TORONTO -- Mike Babcock said Friday that he and Toronto Maple Leafs general manager Kyle Dubas are on the same page despite reports to the contrary.
Speculation about a possible rift between the Maple Leafs coach and GM became so prevalent in Toronto in recent days that the two sat down to discuss the matter. Babcock admitted there is room for growth but said that is part of the process with any coach-GM combination in its first season.
"[Dubas] and my relationship isn't as good as it will be four years from now," said Babcock, who coached his first three seasons in Toronto under GM Lou Lamoriello. "Mine with (Detroit Red Wings GM) Ken Holland wasn't as good in my first as in my 10th or Bryan Murray in my first (with the Mighty Ducks of Anaheim) as in my third. It takes a while to build."
Babcock coached the Ducks under Murray from 2002-04 and the Red Wings under Holland from 2005-15. He said Murray taught him that the key to success was to not let any outside noise interfere with the common goals any coach and GM are attempting to achieve.
"If you do, you're in trouble," Babcock said. "So that's important. Whatever people speculate or think, I don't think that's the case (in Toronto). I know [Kyle] and I talk all the time."
One of those discussions took place this week to clear up recent comments Babcock made about the Maple Leafs not having the same type of depth as Stanley Cup contenders like the Nashville Predators and Tampa Bay Lightning.
Babcock's point at the time revolved around Toronto's difficulties without defensemen Travis Dermott (shoulder) and Jake Gardiner (back). Their absences were evident when the Maple Leafs allowed 26 goals in an 1-4-0 stretch that culminated in a 3-0 loss at the Predators on Tuesday.
"There are other teams that have done a better job when different players are out than we have keeping on going," Babcock said Monday. "That just tells you what state you're at, and you have to just keep adding better players."
Video: Matthews rates his teammates off-ice attributes
Babcock's comments were construed in some circles as a shot at Dubas, who oversaw Toronto's farm system from 2014-18 while we was the assistant GM. He replaced Lamoriello, now the New York Islanders GM, on May 11.
Babcock was made aware by the Maple Leafs public relations staff Tuesday in Nashville of an article suggesting he was blaming Dubas for leaving the cupboard bare. The coach scoffed at that notion.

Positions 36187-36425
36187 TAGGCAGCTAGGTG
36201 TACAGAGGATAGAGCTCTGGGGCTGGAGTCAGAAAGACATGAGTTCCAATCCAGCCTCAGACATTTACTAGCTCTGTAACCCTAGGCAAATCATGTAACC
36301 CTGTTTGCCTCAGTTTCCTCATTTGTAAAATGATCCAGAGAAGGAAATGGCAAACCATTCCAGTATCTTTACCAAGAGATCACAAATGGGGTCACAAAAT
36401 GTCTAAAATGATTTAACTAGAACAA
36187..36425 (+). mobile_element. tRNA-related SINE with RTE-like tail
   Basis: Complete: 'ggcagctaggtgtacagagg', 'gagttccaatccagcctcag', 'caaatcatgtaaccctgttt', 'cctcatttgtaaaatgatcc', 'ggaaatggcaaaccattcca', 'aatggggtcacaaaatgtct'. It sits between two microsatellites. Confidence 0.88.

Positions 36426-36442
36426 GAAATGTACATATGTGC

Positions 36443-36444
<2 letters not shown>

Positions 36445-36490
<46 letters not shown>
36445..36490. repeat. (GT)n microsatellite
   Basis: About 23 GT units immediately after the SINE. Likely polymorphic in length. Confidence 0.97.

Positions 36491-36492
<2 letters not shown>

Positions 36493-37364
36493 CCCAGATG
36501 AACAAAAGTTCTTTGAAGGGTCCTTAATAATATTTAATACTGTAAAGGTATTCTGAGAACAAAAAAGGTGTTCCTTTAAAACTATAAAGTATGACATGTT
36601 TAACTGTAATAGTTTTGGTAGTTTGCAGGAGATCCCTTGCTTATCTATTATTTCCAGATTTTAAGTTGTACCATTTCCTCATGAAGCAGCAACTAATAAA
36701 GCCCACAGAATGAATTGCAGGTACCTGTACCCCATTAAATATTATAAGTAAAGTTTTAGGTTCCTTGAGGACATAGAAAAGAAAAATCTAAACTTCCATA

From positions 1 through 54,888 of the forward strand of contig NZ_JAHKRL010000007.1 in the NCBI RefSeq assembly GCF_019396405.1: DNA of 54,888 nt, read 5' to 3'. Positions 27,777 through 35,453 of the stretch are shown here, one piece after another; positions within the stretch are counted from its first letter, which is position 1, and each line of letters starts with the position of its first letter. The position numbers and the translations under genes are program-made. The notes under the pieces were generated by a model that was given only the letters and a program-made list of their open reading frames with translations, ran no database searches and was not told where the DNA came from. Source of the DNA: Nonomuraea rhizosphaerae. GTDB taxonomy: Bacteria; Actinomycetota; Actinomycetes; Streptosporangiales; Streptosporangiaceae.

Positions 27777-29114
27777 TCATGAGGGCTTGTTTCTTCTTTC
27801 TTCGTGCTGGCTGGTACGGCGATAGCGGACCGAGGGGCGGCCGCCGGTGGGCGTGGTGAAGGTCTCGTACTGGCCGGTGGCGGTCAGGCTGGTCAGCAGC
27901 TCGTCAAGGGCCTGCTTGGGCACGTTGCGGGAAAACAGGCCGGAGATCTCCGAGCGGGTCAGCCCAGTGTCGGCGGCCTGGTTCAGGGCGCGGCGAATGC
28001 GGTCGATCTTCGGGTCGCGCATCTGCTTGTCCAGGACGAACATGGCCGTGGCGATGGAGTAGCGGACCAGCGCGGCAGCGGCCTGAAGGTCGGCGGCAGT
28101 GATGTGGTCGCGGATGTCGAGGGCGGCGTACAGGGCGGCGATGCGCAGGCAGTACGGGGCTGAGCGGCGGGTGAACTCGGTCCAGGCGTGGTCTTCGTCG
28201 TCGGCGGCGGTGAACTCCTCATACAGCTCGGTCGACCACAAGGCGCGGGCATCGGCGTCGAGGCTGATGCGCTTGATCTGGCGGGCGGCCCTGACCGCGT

"We've talked about this since this happened," Babcock said. "How would I say it? If any of my comments in any way -- because then I read the article and I don't read it that way, at all -- but if any of my comments in any way hurt anyone, it [wasn't intended].
"We talked about this the other day with our players. When I come out to talk to you people, if anyone's wife reads the comments the next day and they feel hurt, you've (the media) done the wrong thing. That's not my intent."
Babcock and Dubas have worked together in the Maple Leafs organization since 2015 and are familiar with each other's likes and dislikes. That they share the urge to improve Toronto's talent at the NHL and minor league levels is a given.
"One of the comments was about depth," Babcock said. "Depth in the organization, we've got to keep improving our depth. We all know it. That's what [Dubas] is trying to do, (senior director of player evaluation) Jim Paliafito, our pro scouts, myself, (coach) Sheldon (Keefe, with Toronto of the American Hockey League) -- developing players. We're all trying to do it so we can get to be like these teams. Tampa, to me, is just a model of what depth is and it doesn't matter if guys get hurt or not.
"If there was any slap at anyone it sure wasn't intended. That's not what I meant to say."
The Maple Leafs (44-25-5) are six points behind the Boston Bruins for second place in the Atlantic Division. They have been eliminated in first round of the Stanley Cup Playoffs the past two seasons and haven't advanced past the first round since the 2003-04 season.
Babcock has become accustomed to topics being blown out of proportion in hockey-crazed Toronto. He said it's part of the job, part of the environment and yet another example of how much people care about the Maple Leafs.
"Now, you guys live in Toronto too, don't you?" Babcock said to reporters. "There's going to be a [controversy] once in a while. There just is. You'd like to say everything perfect and maybe sometimes you don't, but the intent (matters)."
In Babcock's opinion, the intent he and Dubas have for the Maple Leafs is the same: to win.